On a good day, I love my son wholeheartedly, enjoy the luxury of being a stay-at-home mum, and can't get enough of spending time with him.
On a bad day, I don't always like him, feel stifled by staying at home and wonder if preschool has another day free.
These feelings ebb and flow, and are, I daresay, totally normal. After all, it's hard to be 'on' all the time. Because of this, it's easy to look back on life pre-children with rose tinted glasses.
Life was easy then. There were far less responsibilities. There were no sleepless nights and there was no thinking of anyone other than me.
But does that mean I would change it? Does it mean I regret having my son? Personally, no.
Yet for some parents, regretting having children is a reality.
A few years ago, an article in the Daily Mail sparked controversy when Isabella Dutton went on record to say that she regretted having her children.
Dutton expressed that she had never felt maternal and "quite simply, had always hated the idea of motherhood".
"My son Stuart was five days old when the realisation hit me like a physical blow: having a child had been the biggest mistake of my life," she told the Mail.
She then went on to describe her children rather unfavourably, saying "I resented the time my children consumed. Like parasites, they took from me and didn't give back."
There is no doubt that such a public admission tackled a very 'taboo' subject. Naturally, the response to the article was, for the most part, negative. Dutton was slammed for being selfish, mentally ill and, in some extreme cases, completely evil.
Yet, through the comments and responses to the article, which was shared over hundreds of websites, there also came a smattering of appreciation and respect for Dutton.
Through the anonymity of the internet, women expressed a collective sigh of relief that they were not alone in feeling like this about parenthood. They related to Dutton's feelings and it became apparent on forums that many women had only had children because they didn't want to regret not having them.
Given the focus on this in today's society, this comes as no surprise. News stories and social media constantly tap into the psyche of women regaling the perils of waiting too late to have children and what you will miss out on if you don't have children at all.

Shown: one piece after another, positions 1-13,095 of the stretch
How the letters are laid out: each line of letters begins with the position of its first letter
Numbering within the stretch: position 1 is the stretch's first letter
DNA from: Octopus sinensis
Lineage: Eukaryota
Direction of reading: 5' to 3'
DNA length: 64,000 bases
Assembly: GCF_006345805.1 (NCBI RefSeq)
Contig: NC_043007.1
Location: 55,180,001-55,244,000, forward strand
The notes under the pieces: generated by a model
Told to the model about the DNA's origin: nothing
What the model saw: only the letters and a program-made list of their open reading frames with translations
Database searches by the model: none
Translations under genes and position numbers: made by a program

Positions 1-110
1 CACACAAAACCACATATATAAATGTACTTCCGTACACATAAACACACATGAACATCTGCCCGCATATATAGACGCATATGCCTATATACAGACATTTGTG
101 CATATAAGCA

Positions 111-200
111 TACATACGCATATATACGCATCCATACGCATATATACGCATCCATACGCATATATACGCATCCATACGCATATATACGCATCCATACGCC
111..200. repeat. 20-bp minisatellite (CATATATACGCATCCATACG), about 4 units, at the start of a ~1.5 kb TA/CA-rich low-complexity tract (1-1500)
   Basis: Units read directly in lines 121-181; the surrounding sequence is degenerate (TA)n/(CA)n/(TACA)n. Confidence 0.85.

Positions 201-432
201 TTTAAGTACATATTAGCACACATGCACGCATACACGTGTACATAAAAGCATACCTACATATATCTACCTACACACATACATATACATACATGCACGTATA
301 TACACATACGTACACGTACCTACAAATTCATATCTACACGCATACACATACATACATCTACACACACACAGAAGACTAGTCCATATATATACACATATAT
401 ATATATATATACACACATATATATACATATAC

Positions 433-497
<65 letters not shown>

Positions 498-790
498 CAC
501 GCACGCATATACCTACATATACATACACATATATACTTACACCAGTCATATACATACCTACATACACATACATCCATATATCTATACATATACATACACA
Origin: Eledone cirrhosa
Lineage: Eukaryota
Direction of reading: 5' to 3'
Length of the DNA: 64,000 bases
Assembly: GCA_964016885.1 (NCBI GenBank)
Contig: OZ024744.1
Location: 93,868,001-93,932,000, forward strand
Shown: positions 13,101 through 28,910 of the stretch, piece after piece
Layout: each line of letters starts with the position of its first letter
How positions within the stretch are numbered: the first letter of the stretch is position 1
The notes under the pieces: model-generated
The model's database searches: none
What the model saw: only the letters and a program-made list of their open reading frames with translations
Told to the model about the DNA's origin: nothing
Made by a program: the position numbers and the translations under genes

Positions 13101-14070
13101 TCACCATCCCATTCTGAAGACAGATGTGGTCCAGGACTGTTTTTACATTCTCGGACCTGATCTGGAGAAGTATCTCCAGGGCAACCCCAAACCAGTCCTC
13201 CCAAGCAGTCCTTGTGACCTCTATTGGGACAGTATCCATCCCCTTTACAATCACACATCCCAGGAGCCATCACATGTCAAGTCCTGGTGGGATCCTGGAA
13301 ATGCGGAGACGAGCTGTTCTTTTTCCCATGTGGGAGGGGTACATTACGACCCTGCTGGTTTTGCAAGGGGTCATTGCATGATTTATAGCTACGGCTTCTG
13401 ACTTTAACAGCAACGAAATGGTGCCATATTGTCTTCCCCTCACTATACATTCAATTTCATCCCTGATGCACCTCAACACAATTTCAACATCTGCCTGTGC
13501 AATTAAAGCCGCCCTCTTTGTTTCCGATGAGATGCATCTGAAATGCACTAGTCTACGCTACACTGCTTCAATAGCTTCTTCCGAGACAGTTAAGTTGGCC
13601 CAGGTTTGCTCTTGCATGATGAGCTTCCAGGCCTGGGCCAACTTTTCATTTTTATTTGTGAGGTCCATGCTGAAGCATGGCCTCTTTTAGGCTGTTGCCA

But for some women, having children can be detrimental to other areas of their life. Some feel that the sacrifices they have made – whether from a career or personal perspective – were just not worth it, and this is when resentment and regret creep in.
Of course, getting anyone to directly admit that they regret having children is not easy. Yet, there is an underlying sea of anonymous confessions of regret floating around the internet.
Even on the Essential Baby forum, mums have shared their regrets. "I had no idea how much my life would change … Being a parent is turning me into a person I don't particularly like. I am constantly worried how my parenting is going to be remembered by my children when they are olde," wrote one mum.
"I especially regret having my youngest," another wrote. "Every day I fantasize about my life before I had my second child."
Amongst the most common reasons for regret are loss of identity, lack of freedom, career sacrifice, relationship issues and enforced selflessness. Many wish they had waited or had timed their families differently.
So why is there such a taboo around admitting that we regret having children?
According to psychotherapist and parenting expert Dr Karen Phillip, our fear of judgment is what stops us from talking openly about this topic.
"If we hear a parent, particularly a mother, express regret for having their child, this is never likely to be accepted well by society, especially considering the numbers of couples trying so hard to conceive," she says.
"Parents feel ashamed of their feelings and worry that others may believe they do not love their children."
Because of this, Phillip is not an advocate for it being an open topic for discussion, but rather one to be discussed with a professional confidentially. She also says that it's important to distinguish between feelings of true regret and fleeting regret.
"There are many parents who have times of regret, especially if the child is behaving in a challenging way," she explains. "Then the child smiles at you, cuddles you or tells you they love you, and your feelings of regret can simply dissolve."
For parents who have these ongoing feelings, Phillip recommends talking to a counsellor.
"Being able to opening speak and understand your feelings is the first step to healing, as any parent feeling these emotions can feel sick and confused," she says.
"Problems only arise if these feelings of regret escalate or remain. If the couple is happy, secure and safe, then a child should enhance these feelings, not detract."